After a few weeks in Italy and with slightly chunkier waistlines we decided it was time to make our way across the border to Eastern Europe starting with Slovenia. The journey only took a few hours by bus and as we made our way across the Slovenian countryside we couldn’t help but instantly fall in love with the lush green landscape, snow capped mountains and small churches dotted around. We arrived in the country’s capital, Ljubljana in the late afternoon and after settling in decided a drink was in order. A problem we commonly encountered in Italy and Greece was finding a cheap pint of beer (what economic crisis??) so Ljubljana instantly gained our approval when we discovered the drink prices.
The following day we began exploring. The first obvious sight was the dazzling hilltop castle acting like the city’s crown. Ljubljana Castle (Ljubljanski Grad) mostly dates from a 16th-century rebuilding following the 1511 earthquake. It was a royal residence in the 17th and 18th centuries and a prison in the 19th and first half of the 20th centuries.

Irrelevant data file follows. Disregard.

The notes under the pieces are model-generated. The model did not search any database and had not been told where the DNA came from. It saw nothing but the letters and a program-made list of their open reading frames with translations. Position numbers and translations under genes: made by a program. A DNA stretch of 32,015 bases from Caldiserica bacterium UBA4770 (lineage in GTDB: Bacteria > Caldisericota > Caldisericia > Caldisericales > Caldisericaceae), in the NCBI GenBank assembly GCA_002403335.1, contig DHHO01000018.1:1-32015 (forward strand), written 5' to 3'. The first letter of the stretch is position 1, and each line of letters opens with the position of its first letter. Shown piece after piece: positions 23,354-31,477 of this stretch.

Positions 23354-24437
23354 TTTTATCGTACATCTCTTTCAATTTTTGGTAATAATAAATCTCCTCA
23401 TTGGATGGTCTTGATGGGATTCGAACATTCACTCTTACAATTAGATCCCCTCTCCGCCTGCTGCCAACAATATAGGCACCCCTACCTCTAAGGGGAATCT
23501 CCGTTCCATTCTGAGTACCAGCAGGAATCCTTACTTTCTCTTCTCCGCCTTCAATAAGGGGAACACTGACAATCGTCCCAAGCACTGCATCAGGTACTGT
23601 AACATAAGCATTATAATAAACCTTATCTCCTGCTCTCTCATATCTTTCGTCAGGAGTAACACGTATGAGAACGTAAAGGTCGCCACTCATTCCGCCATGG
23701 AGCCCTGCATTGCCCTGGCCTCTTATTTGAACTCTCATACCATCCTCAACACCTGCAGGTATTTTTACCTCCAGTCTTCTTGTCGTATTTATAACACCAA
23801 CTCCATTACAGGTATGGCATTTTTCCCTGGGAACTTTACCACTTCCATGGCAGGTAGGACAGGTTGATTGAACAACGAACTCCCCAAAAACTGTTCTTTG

The other striking feature of Ljubljana is it’s emerald green river and the many bridges that cross it. The most famous of these is the Dragon Bridge decorated with large bronze statues on either end. Legends say that the bronze dragons wiggle their tails whenever a virgin crosses the bridge. The dragon is the symbol of the Ljubljana and features frequently around town.
Lunch time arrived at the perfect time as we turned a corned and stumbled across the food markets. What to eat?? There was a mix of typical Eastern European food such as pork and potatoes along with German sausages, Indian curries and even Thai. For no more then 10€ we consumed a multi-course feast before continuing on with our day.
As we made our way into Old Town, the oldest and most important historical quarter it became obvious that a large portion of the buildings – with their traditional charm – had retained their medieval layout including the city hall which stands tall with a dragon statue high upon it’s roof. It must be noted that this traffic free section of the city is exceptionally clean which adds to the beauty of the place.